Powering Through

This is such a tough time of the year to power through. The weather is gross. The kids are antsy from being indoors too much and we’re still nearly a month away from a decent break. Once we hit April I tend to feel better. Blue skies make a HUGE difference for me.

I wanted to take a moment and remind you that the 7th of the month is the SLP Must Have Sale on TPT. It’s a way to grab materials (often seasonal ones) at a 50% discount—always great. But, what I tend to like even more is that there manageable lists I can skim through to find little boosts to get me through the months (especially tough ones like…March).

If you pop over to the FaceBook page, Natalie has posts that break the discounted resources into topics like Articulation, Seasonal, No Print, Social Language, etc.  Sooooo helpful! And if you do a quick search on TPT with #Mar2018SLPMustHave you can quick scan the resources over your lunch break.

I’ve been updating a bunch of older products including my I See It Coloring Worksheets.  If you have these already, please redownload! Not only are the graphics so much better, but I added mini coloring books you can send home. There’s also optional riddles for those days when your on-the-spot thinking isn’t so on-the-spot. (Am I the only one with seasonal, fuzz-inducing allergies?)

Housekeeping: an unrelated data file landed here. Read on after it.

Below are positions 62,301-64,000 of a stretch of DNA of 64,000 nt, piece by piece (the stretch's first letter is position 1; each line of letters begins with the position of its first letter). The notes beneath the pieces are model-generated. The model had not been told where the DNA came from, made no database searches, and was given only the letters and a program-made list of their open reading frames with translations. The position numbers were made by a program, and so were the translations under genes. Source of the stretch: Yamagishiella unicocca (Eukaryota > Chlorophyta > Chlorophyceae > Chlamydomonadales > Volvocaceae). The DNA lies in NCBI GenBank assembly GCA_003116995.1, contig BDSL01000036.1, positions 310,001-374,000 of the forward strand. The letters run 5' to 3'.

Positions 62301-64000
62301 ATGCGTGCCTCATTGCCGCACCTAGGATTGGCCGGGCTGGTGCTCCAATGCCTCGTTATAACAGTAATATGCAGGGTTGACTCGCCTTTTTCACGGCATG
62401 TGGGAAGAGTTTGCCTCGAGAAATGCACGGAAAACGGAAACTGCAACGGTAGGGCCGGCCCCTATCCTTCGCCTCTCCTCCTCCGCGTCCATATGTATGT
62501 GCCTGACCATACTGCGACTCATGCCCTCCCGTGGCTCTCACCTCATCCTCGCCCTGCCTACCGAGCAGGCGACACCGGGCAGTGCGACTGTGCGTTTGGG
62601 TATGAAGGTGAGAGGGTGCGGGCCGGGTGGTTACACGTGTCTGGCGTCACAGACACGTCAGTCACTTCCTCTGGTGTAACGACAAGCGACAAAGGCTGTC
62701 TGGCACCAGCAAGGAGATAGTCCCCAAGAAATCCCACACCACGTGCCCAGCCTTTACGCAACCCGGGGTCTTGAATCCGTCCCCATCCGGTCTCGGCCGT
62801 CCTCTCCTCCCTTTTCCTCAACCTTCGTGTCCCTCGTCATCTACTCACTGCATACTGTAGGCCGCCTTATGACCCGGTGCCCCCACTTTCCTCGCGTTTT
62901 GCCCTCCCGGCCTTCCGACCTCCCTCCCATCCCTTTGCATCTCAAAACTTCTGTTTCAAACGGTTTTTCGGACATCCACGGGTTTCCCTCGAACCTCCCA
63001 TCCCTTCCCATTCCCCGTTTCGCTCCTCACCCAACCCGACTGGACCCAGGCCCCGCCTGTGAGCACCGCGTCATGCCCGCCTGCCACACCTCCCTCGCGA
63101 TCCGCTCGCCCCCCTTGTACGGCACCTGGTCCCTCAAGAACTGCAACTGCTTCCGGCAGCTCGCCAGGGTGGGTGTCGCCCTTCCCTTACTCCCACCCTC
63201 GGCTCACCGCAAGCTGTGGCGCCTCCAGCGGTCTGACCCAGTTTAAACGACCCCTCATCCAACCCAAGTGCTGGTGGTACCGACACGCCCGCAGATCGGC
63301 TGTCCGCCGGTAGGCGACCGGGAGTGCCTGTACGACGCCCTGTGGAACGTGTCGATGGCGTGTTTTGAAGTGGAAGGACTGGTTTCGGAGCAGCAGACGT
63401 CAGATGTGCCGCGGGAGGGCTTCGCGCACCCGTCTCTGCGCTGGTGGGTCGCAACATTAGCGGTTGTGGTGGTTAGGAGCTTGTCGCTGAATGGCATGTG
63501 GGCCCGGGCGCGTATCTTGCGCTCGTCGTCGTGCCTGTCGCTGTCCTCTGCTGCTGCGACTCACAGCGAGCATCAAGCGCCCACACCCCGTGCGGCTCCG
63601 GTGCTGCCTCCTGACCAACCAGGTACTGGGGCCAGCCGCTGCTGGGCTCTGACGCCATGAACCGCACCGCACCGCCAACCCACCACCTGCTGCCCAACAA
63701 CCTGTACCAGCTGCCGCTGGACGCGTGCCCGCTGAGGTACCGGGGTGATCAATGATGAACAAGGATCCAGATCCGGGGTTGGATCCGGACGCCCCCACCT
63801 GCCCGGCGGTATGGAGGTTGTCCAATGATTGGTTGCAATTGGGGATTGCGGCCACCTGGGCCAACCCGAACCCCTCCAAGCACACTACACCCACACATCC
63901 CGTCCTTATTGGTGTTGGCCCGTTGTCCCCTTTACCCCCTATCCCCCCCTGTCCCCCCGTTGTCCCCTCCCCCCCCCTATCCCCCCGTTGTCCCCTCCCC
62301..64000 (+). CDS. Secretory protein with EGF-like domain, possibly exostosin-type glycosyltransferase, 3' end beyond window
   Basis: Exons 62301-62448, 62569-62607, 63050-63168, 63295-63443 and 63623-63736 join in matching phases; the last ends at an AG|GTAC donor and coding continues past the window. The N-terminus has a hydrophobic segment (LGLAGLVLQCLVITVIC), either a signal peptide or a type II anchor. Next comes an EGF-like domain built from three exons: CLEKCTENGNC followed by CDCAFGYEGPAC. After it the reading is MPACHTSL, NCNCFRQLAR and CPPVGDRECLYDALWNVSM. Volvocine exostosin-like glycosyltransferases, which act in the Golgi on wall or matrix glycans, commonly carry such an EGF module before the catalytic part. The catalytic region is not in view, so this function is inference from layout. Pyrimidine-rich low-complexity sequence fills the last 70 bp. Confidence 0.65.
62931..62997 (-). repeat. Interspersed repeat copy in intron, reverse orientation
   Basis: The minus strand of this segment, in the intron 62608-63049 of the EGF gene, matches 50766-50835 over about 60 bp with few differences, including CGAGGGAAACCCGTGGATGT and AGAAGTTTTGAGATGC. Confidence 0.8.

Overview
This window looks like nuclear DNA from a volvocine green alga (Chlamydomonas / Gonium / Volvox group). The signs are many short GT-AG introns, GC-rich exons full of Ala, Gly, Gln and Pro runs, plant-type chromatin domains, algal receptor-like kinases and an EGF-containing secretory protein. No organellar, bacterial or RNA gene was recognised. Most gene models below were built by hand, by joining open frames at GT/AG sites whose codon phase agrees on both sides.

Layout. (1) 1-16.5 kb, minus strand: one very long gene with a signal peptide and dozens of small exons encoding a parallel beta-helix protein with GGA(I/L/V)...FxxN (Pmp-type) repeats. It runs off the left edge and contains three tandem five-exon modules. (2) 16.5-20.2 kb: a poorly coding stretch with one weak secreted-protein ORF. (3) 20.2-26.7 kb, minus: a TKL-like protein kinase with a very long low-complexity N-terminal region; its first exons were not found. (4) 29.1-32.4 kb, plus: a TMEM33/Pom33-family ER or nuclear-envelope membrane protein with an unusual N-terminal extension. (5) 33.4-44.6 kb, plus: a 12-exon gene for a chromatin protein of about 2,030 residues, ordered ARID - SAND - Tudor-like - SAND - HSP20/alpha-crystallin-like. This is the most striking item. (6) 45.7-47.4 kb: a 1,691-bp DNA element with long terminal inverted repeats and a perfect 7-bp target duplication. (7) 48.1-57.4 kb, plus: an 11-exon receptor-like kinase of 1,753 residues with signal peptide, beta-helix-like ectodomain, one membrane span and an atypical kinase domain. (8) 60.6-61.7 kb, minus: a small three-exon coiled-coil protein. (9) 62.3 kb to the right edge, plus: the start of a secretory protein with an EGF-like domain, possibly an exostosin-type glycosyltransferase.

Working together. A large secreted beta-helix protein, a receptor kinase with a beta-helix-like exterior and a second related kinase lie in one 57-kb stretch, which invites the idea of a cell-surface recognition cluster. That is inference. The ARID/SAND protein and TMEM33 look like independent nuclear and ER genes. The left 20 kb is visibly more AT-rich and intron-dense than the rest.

I know mini-books might seem a bit babyish for your elementary aged R kids, but this is what I do with them. Remember Simon? That flashing light game from the 80s? We “Simon read” the little books like this, “I see a rat. I see a rat and a rope. I see a rat, a rope and a rabbit.” I don’t let them turn back to check what came before which makes it a fun challenge both from a memory standpoint and increasingly longer utterances. Hello, carry-over!

For full details or to re-download, click here. (Pssst! These include individual sheets for each vocalic R in both medial and final positions!)

Have a great week!



The views expressed in this blog are my own and are intended to inspire other speech-language pathologists in their own practice. If you are a parent, teacher or other educator, these ideas are not intended to take the place of treatment by a certified clinician. Read full disclaimer here.